Now that the 396 big block engine has been bolted back onto the frame, watch as The Build team continues to put back together the 1965 Chevy Malibu restomod. Make it a priority to watch the other episodes on our YouTube channel, and follow the progress of our collector vehicle on our Facebook page too!

The Build – Painting the 1965 Chevy Malibu

Our experienced staff of collector car specialists at American Modern have sanded and primed the body of the 1965 Chevy Malibu, and now begin to paint her blue and silver.

The Build team is getting ready to paint the blue, including the body, jams, windshield surround, the dash, and anything else that’s going to be blue on the inside of the car. As you can see from the fluid up-and-down motion from Rob Baker, it is very important to stay at one frequency when painting the body of the vehicle.

Proper-paint-motion

Rob back tapes the line so the paint doesn’t bleed. The tape separates the silver from the underside of the body and the door jams from the blue on the top. The tape will provide a better view of what it will look like with a stripe and provide a gauge for the different colors.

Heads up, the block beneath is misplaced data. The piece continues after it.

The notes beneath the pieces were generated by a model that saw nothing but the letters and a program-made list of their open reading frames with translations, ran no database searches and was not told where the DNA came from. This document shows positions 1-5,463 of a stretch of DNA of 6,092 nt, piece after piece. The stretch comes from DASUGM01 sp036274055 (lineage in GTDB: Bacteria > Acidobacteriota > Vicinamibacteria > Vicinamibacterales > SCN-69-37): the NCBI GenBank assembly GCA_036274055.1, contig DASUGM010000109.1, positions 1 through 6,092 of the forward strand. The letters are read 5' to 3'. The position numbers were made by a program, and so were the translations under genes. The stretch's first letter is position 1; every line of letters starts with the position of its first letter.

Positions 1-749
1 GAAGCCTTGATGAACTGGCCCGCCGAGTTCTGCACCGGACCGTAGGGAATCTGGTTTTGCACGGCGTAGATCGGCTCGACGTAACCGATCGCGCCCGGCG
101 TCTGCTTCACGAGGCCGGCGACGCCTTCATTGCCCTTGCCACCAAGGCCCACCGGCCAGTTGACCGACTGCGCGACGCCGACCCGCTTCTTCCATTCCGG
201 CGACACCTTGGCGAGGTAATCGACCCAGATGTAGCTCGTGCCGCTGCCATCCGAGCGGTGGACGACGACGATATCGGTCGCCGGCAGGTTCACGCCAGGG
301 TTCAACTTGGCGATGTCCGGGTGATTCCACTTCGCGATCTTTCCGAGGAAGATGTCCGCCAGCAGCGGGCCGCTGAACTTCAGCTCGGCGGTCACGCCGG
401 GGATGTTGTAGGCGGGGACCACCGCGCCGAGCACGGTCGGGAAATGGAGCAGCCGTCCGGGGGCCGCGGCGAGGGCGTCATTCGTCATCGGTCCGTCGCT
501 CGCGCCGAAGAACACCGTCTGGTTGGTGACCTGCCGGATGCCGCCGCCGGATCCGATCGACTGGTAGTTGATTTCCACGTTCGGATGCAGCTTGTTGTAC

1965-Chevy-Malibu-frame-primer

Now that Rick Drewry, Rick Hardbarger and Rob Baker have cut in the blue and masked it off, they are preparing to paint the silver and cut in the jams. After that, they’ll be ready for the clear coat.

Ami-G-painted-dash

The Build – Starting the 396 Big Block

Our team of collector car experts at American Modern have the final pieces in place on the 396 Big block Chevy engine, and are ready to turn the ignition and let those headers roar.